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Dear reader,

“The government doesn’t like independent media. Regulations will kill you. New laws like POFMA and FICA are meant to target new media. You can write about food, but not politics.”

For the past 18 months I’ve had to respond to these comments from many concerned souls, some in my immediate orbit. Stop the transference of your fears onto me! :)

It’s all well-meaning, I know, and completely understandable given the PAP government’s history of cracking down on the media, which began slowly in the 1960s but intensified in the 1970s, culminating in the passage of the now infamous Newspaper and Printing Presses Act (1974).

Still, it’s important to debunk some of these myths, while remaining clear-eyed about the challenges, which is what I want to do in our very first newsletter to you, dear reader.

First, the good news. On February 21st this year, Singapore’s Accounting and Corporate Regulatory Authority (ACRA) approved the request by Charmaine Poh, Tsen-Waye Tay and me to start a weekly, general interest digital magazine on Singapore.

Hooray! Governmental approval for our outfit. The three of us had a little toast then, and we will again in a few weeks when Jom's website launches. We’re glad that you’re along for the ride.

(And if somebody forwarded this to you, please subscribe to our newsletter now to send the bean counters in us a little dopamine hit.)

Jom was founded to inform and delight with slow journalism, grounded in humility and sensitivity, and guided by the never-ending quest for truth. And it’ll be a general interest magazine, meaning not only food and politics, but arts, tech, business, just about any subject of importance to Singaporeans.

Though this newsletter is free, Jom’s journalism on our website, launching within the next month, will be mostly behind a paywall.

I’ll tell you more about Jom in the coming newsletters, and why we think a paid subscription model is necessary to ensure journalistic quality, but for now let’s return to the “dangers” of new media in SG.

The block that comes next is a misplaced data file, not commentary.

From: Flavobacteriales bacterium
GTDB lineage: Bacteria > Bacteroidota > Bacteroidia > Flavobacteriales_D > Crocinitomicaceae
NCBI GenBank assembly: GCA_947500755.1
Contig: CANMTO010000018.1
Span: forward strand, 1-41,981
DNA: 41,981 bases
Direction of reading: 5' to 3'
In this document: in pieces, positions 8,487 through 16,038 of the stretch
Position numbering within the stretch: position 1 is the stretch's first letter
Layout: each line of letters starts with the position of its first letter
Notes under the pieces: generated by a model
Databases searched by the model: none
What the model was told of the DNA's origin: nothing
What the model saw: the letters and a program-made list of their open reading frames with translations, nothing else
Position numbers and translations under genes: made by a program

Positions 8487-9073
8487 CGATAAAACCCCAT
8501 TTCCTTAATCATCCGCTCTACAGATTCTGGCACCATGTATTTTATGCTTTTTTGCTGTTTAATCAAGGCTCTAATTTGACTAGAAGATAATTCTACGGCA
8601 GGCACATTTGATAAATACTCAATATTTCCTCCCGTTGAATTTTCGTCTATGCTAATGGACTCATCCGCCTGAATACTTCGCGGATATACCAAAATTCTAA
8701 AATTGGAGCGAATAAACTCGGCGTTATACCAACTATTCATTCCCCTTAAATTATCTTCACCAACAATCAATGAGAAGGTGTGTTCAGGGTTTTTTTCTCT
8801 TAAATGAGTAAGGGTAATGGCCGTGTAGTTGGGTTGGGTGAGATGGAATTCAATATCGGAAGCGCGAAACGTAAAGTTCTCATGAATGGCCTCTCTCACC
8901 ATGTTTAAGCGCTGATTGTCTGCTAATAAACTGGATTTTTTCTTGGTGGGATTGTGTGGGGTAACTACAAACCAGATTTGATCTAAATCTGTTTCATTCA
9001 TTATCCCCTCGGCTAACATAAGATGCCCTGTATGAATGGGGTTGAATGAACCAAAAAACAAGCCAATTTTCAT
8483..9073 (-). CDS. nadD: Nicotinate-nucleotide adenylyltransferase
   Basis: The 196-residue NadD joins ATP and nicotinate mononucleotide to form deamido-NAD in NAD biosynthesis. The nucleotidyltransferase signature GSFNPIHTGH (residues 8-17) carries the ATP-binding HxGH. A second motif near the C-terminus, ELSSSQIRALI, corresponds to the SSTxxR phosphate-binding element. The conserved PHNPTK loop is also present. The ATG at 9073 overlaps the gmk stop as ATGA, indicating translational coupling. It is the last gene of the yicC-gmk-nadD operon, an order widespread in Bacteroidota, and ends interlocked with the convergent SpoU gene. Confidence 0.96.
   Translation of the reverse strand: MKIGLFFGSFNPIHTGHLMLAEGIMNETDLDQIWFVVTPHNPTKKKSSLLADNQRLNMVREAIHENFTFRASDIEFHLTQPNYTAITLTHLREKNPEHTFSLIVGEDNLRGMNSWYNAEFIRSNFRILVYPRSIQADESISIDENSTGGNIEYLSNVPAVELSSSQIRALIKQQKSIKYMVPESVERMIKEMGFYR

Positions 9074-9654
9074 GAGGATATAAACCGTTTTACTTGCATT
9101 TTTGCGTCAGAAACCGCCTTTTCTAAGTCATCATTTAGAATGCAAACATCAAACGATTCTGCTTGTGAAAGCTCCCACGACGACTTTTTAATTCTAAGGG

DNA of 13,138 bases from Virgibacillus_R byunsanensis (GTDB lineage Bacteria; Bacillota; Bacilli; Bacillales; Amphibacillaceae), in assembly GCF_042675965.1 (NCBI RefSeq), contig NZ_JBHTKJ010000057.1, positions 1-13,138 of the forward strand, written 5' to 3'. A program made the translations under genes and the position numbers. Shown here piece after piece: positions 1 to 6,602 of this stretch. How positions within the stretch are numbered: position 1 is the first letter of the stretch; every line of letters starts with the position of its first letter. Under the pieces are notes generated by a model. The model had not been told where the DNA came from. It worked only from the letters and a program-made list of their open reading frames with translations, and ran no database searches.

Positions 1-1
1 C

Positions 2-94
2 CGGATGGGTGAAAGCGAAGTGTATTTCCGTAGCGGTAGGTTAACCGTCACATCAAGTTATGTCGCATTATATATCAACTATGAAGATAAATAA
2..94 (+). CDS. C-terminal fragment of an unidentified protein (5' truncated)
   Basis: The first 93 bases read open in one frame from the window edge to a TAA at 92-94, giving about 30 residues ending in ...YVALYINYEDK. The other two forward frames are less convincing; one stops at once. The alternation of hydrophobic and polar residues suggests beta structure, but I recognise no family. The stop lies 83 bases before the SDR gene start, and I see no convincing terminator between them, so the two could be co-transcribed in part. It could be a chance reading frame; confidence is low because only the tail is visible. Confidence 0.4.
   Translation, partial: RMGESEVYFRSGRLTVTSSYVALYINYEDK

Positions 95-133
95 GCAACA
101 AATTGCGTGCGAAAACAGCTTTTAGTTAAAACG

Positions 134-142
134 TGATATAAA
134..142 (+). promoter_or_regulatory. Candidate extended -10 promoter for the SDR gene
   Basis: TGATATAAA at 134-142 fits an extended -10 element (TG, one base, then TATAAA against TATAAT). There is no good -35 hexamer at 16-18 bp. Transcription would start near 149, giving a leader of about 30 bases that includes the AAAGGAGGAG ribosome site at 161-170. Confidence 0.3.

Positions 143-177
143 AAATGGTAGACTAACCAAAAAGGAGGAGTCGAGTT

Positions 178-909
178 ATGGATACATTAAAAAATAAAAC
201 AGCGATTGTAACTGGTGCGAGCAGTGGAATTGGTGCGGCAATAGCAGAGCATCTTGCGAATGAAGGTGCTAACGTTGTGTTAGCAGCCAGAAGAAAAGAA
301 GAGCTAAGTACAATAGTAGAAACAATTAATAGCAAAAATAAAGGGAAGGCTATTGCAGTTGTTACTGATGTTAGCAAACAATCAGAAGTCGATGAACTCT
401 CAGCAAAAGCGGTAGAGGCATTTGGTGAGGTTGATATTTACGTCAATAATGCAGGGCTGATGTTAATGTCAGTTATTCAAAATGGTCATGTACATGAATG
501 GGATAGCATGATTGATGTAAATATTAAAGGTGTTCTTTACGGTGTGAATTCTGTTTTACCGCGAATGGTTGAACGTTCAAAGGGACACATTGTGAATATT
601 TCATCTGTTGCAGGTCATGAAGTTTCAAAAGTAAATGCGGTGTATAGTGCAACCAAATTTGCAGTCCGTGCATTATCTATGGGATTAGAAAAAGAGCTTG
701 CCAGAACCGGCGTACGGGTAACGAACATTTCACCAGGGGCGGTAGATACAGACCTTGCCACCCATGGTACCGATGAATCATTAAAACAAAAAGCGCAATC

Licensing and registration

Many people believe that there are onerous regulations governing all media outfits in Singapore. I think this may come from a slight misunderstanding of two aspects of the media today: the impact of new technologies, which has democratised publishing; and the importance of a media outfit’s size and relevance to the news cycle—for the government there are probably bigger fish to fry.

New technologies mean that the very definition of media has changed dramatically over the past two decades. I was surprised to learn recently that about a third of TikTok’s 1bn users globally treat it as a source of news; in Indonesia, Malaysia, the Philippines and Thailand, about half its users do.

In Singapore today any individual “content creator”, from Qiyun Woo’s The Weird and Wild Instagram account and Preeti Nair’s Preetipls YouTube channel to Kirsten Han’s We, The Citizens Substack channel, should rightfully be considered as part of our media landscape.

All of them make money from their media products. None of them falls under any licensing regime. I don’t know if they registered a sole proprietorship with ACRA to run their outfits, but again, there’s no legal requirement. Likewise for my blog, Musings from Singapore (sudhirtv.com), which I’ve run for a decade now.

In Singapore there is discretionary licensing for print media—the government can refuse you without reason—but not for online. New technologies have democratised access. In 30 minutes you could set up a Substack newsletter, write a post about Singapore, and rightfully call yourself a part of Singapore’s media industry.